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Title:punch bowl
Date Made:ca. 1730
Type:Food Service
Materials:ceramic: tin-glazed earthenware decorated in cobalt blue, iron red, antimony yellow, and green
Place Made:United Kingdom; England; Bristol
Measurements:overall: 5 7/8 x 10 1/2 in.; 14.605 x 26.67 cm
Accession Number:  HD 60.126
Museum Collection:  Historic Deerfield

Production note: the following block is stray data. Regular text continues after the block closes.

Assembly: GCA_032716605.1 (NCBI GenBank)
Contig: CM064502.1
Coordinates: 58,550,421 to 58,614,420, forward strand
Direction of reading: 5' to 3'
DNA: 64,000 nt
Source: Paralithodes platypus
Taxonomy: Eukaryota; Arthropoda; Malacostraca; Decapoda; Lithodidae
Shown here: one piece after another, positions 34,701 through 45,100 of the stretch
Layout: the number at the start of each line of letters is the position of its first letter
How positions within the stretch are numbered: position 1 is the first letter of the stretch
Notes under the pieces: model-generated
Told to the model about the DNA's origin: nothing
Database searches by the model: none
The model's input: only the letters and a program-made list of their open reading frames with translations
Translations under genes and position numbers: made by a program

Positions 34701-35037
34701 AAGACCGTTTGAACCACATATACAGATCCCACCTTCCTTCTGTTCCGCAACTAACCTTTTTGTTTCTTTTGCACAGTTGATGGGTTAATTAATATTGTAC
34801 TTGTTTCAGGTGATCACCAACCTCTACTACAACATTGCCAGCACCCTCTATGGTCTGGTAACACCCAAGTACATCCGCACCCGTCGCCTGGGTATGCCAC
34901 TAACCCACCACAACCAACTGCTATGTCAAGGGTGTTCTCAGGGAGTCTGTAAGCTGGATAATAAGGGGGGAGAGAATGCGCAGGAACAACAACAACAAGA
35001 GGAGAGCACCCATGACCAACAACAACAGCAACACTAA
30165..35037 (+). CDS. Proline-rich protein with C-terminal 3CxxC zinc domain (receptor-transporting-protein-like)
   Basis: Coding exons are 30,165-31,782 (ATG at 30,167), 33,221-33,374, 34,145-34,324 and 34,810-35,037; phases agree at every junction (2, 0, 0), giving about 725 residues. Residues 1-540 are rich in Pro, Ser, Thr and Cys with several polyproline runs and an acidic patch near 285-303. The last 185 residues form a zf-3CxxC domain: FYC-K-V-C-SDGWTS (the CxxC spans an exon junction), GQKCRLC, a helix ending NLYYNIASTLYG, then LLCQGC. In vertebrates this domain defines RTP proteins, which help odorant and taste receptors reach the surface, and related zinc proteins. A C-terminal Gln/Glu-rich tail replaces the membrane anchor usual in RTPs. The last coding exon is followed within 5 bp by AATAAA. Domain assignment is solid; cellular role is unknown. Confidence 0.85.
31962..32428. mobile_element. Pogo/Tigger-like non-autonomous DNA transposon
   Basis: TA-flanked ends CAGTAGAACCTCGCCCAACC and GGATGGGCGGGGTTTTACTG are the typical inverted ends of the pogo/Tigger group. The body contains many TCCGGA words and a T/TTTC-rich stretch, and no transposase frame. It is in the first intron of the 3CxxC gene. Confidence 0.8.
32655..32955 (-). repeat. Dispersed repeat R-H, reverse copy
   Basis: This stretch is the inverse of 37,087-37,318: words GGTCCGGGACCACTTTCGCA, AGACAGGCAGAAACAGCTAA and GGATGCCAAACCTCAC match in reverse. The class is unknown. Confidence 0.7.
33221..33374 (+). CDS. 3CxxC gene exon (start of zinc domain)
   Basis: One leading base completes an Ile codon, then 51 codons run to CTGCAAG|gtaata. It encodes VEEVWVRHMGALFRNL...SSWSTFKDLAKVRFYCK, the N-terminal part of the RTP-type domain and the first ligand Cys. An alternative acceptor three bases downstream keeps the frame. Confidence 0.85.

English delft punch bowl decorated with a 'ju-i' scroll band around a half-length portrait of Queen Anne (1665-1714) with strings of pearls in her hair, wearing the Order and Star of the Garter and ermine robes off her shoulders, framed with the initials "A R" with blue in the well; and a common Bristol palette of red, blue, green, and yellow on the exterior. Anne was the second daughter of James, Duke of York (1633-1701), who was crowned James II in 1685 until 1688 when he was forced to flee because of his Catholic sympathies and Parliament's fear that Roman Catholism would return as the official faith of England. In 1789, James's eldest daughter, Queen Mary II (1662-1694), who supported Protestantism rather than her Catholic father in the 1688 Revolution, was invited to assume the throne with her husband, William III (1650-1702), who continued to reign after her death, but they had no surviving heirs. Anne married Prince George of Denmark (1653-1708) in 1683; she had 17 pregnancies but none of her children survived childhood. The last of the Stuart monarchs and also a Protestant, Queen Anne reigned from 1702 to 1714; the most important constitutional landmark of her reign was the Act of Union with Scotland in 1707. She was succeeded by her second cousin, George I (1660–1727) of the House of Hanover, her closest living Protestant relative. Anne was painted by many of the major portraitists of the period, and mezzotints were made by many engravers from these portraits. This image of Anne, which has a realistic quality suggesting that it may have been the work of an immigrant Dutch delft decorator, may be a composite of prints by engravers such as George Vertue (1683-1756) or John Smith (1652-1743) based on portraits by artists such as Sir Godfrey Kneller (1646-1723)), a leading painter of the time of Queen Anne, John Closterman (1660-1711), Jacob Gole (1660-1737), or Claes Claesz (1649-1702), which circulated during and after Anne's reign. Given its similarity to known dated 1730s examples, this punch bowl was probably produced after the reign of Queen Anne and may reflect Jacobite sentiments, who longed for the "rightful" kings of England - the Stuarts. Punch bowls played an important part in many secret Jacobite societies, fond ot toasting the "King across the sea." The oak leaves around the exterior may symbolize the Boscobel oak where Charles II (1630-1685), James' brother, hid from Oliver Cromwell's troops in 1651. The exterior decoration associates it with a group of delftwares traditionally ascribed to John Niglett, a potter at Limekiln Lane pottery. A dish with similar decoration in the Bristol City Museum and Art Gallery bears the initials and date "N / J E 1733" on the reverse. Earlier scholarship (W. J. Pountney, "Old Bristol Potteries", 1920) attributed the initials to John and Hester (Esther) Niglett, but there is no evidence to link the Bristol dish with the couple. Beyond this, wasters found at the site by Louis Lipski document the dish's production at the Limekiln Lane Pottery. The outside has eight oval panels separated by red-veined oak leaves, with two alternating, chinoiserie landscape scenes: Four panels have a "long Eliza" figure (a corruption of the Dutch term "lange lijzen", which translates literally to "long stupids") in red jackets and spotted yellow skirts with two houses, trees, foliage, and flying birds; and four panels have a man fishing from a boat, with a house, trees, foliage, and flying birds. The blue-edged rim has an interior border of floral scrolls alternating with dotted crosses, and an outer double blue band just below the edge; there is a double blue band below the panels, over two green bands separated by a series of red slashes, a double blue band, and a solid blue band around the lower half of the applied foot.


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